Rich TomasuloRich Tomasulo moved to Albany in 1995, and he’s been active in the poetry open mic scene for the last three years. He occasionally ventures into prose. Most of his writing occurs in restaurants.

POEMS

 

 

 

 

 

 

AT THE DRAGSTRIP

The cars burst from their clouds of vaporized rubber
Like lava bombs out of Mount Pinatubo.
In the bleachers we cover our ears,
But still that carbon monoxide thunder
Shakes the forbidden drives
Out of our unconscious minds,
Like the bass line of some obscene polyphony.
And the driver, the overreaching wimp who is us,
Hanging on to the steering wheel with frail wrists,
Yodels above the clamor, falsetto soprano castrato,
Trying to make the beast sing in his key.

But the torque of that supercharged, super-sexed, alcohol-crazed engine
Wants to twist the lurching gargoyle off course.
When the wheels break loose with an upshift at a hundred and forty,
The driver overcorrects, can’t control it,
Backs off the throttle to regain traction,
And slips through the traps at a disappointing one eighty five,
Parachute dragging on the ground
Like the tail of a disillusioned dog.

Meanwhile the winner,
The guy in the other lane, who is not us,
The guy who mastered the terrifying power
Of his hypertrophied American drivetrain,
In a perfect fusion of action and thought,
Coasts ahead in triumph with the lightboard blazing:
Two hundred and twenty mother fucking miles an hour
In six and one half seconds!
My God! My God!

On the sideline — silent, reverent and amazed —
We are lost in a labyrinth of images:
Teenage boys comparing carburetors at the Tastee Freez,
Father letting out the family crate after church on Sunday,
Herds of bison on the great plains,
Howling Indians on pinto stallions,
Atomic bomb at Alamagordo.

The Zen master brings his disciple into enlightenment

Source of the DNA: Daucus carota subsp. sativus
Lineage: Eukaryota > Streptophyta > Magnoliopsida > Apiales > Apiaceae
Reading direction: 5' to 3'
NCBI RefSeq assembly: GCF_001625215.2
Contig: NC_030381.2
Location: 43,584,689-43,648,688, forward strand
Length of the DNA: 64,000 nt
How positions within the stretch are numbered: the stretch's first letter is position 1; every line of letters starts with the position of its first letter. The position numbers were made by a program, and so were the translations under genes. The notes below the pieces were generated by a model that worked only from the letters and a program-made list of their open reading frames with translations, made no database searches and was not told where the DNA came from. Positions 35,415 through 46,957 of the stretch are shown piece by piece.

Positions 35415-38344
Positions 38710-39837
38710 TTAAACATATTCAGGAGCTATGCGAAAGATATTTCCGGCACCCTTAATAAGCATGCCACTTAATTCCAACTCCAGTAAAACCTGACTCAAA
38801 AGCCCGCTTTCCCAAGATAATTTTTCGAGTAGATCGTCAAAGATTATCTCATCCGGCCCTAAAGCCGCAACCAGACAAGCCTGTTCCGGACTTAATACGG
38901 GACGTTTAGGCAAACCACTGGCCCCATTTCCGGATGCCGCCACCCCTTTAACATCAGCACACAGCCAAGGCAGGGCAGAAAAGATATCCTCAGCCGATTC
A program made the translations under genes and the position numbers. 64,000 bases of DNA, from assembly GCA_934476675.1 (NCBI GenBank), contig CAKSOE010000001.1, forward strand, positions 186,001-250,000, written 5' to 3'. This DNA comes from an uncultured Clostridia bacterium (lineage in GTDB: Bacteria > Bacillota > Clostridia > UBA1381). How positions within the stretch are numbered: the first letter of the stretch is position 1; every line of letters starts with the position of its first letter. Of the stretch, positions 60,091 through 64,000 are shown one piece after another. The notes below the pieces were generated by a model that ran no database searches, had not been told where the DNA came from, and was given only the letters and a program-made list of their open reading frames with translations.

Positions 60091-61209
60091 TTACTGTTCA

With a well-timed blow from his wooden staff.

 

DOWNTOWN LUNCH

The women are thin, with short hair and ferocious smiles.
“It was chaos for a while,” says one, “but we got the grant out in time.”
She sits erect, wearing her extraordinary competence with extraordinary grace.
“I hated to let my secretary go,” says another, “but she kept calling in sick.
She’d forget my messages, and she talked to her friends so much on the phone.”

A man with a grey ponytail smiles for no reason.
He’s so cool the air conditioner cycles off when he enters.
He speaks of his domestic life with conspicuous insouciance,
joking in predictable fashion about his son’s prowess with a computer,
the boy’s insular gregariousness in virtual chatrooms.
He takes pains to reveal that, despite his personal dignity and institutional grandeur,
and even in the face of his embarrassing, almost quaint, family attachments
the wife, the kid
he still knows how to enjoy himself in a cheap Greek restaurant on Lark Street.
His balding companion struggles to conceal his admiration.

A woman reads at a table alone.
The curve of her back and the indulgent slump of her shoulders
convey an appealing earthiness,
as if in silent homage
to the cloven-hoofed, goat-eared,
and long-neglected demigod, Dionysus.

 

LIFE AS AN AESTHETIC PROBLEM

In your robe you walk through the kitchen like a Samurai,
placing each foot solidly on the floor.
The teaspoons rattle in the dishwasher.
You place your cup and bowl in the sink
and stride toward the bathroom.
Maybe you rotate your shoulders with each step,
like an overconfident cowboy
entering a saloon in a strange town.
Your swagger disguises your fear,
but no one is watching you.
The target of your ruse is yourself of course
but what are you afraid of?
Osama bin Laden doesn’t want you.
The FBI only cares about folks with funny names and quaint headgear.
And you can be sure that, dumb as it looks,
your plastic bicycle helmet won’t arouse any suspicion.

You dreamed you called your dead friend on the phone.
“Everyone here speaks in cliches,” he said. “It’s ‘been there, done that,’
or ‘twisting slowly in the wind,’
or, with all the ironic force of a Baptist preacher telling a dirty joke,
‘get a life.’ You think NPR is bad!
This place is worse than a convention of sportswriters.”

And you remember that Roberto said, in a panic,
“I think I’m living a cliche,” when he was overwhelmed by his mortgage
and fantasizing about sex with his wife’s friends.
“Whose life am I living?” he said.
And then, shocked, “Whose words am I speaking?”

You soap your hormone-fed whiskers for the daily castration ritual.
It takes three sharp blades to tame your unruly masculinity.
Sometimes you let two days’ growth accumulate on your face.
Those days the young waitress who serves you lunch
seems to linger a few extra seconds at your table.

You finally get your tie in place, and comb your wet hair.
You’re going to be a half-hour late for work.
Your personal timetable coincides exactly with the limit
of your boss’ tolerance.
All that’s left now is to get into the car and go.
You can listen to public radio on the way.